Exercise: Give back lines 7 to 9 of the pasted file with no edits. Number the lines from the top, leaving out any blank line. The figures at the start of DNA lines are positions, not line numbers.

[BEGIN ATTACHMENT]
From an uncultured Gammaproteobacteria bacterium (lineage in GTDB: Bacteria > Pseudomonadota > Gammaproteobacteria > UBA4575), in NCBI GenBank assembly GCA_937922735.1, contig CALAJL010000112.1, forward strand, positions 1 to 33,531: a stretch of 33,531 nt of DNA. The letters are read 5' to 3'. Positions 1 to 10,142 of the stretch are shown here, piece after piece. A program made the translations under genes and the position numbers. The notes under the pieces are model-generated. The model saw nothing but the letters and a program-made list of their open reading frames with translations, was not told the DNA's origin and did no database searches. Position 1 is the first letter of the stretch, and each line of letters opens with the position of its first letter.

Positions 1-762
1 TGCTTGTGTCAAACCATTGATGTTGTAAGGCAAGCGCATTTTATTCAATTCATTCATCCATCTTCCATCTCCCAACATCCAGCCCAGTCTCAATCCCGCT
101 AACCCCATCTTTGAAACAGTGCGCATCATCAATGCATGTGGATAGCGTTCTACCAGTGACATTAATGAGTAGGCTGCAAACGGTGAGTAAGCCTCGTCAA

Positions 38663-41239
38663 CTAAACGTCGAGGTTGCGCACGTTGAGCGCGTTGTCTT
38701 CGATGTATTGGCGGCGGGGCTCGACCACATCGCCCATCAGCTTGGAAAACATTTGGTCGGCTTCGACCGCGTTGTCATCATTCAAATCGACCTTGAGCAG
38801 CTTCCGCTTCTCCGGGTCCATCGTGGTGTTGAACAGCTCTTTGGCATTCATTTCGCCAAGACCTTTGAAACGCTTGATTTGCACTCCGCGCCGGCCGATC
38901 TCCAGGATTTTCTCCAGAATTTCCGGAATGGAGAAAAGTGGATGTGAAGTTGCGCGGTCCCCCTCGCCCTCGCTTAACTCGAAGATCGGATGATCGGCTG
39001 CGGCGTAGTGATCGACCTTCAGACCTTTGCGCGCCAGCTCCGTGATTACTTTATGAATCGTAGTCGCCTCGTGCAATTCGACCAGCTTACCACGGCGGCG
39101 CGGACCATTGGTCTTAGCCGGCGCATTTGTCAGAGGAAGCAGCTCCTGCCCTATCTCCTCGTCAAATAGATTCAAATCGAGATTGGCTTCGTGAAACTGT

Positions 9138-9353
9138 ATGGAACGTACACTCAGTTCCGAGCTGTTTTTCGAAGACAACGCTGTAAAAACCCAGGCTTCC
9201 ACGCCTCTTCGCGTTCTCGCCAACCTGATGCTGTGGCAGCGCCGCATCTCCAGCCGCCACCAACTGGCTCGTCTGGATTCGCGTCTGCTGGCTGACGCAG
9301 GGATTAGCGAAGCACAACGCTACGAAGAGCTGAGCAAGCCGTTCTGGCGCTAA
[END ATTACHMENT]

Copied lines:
38701 CGATGTATTGGCGGCGGGGCTCGACCACATCGCCCATCAGCTTGGAAAACATTTGGTCGGCTTCGACCGCGTTGTCATCATTCAAATCGACCTTGAGCAG
38801 CTTCCGCTTCTCCGGGTCCATCGTGGTGTTGAACAGCTCTTTGGCATTCATTTCGCCAAGACCTTTGAAACGCTTGATTTGCACTCCGCGCCGGCCGATC
38901 TCCAGGATTTTCTCCAGAATTTCCGGAATGGAGAAAAGTGGATGTGAAGTTGCGCGGTCCCCCTCGCCCTCGCTTAACTCGAAGATCGGATGATCGGCTG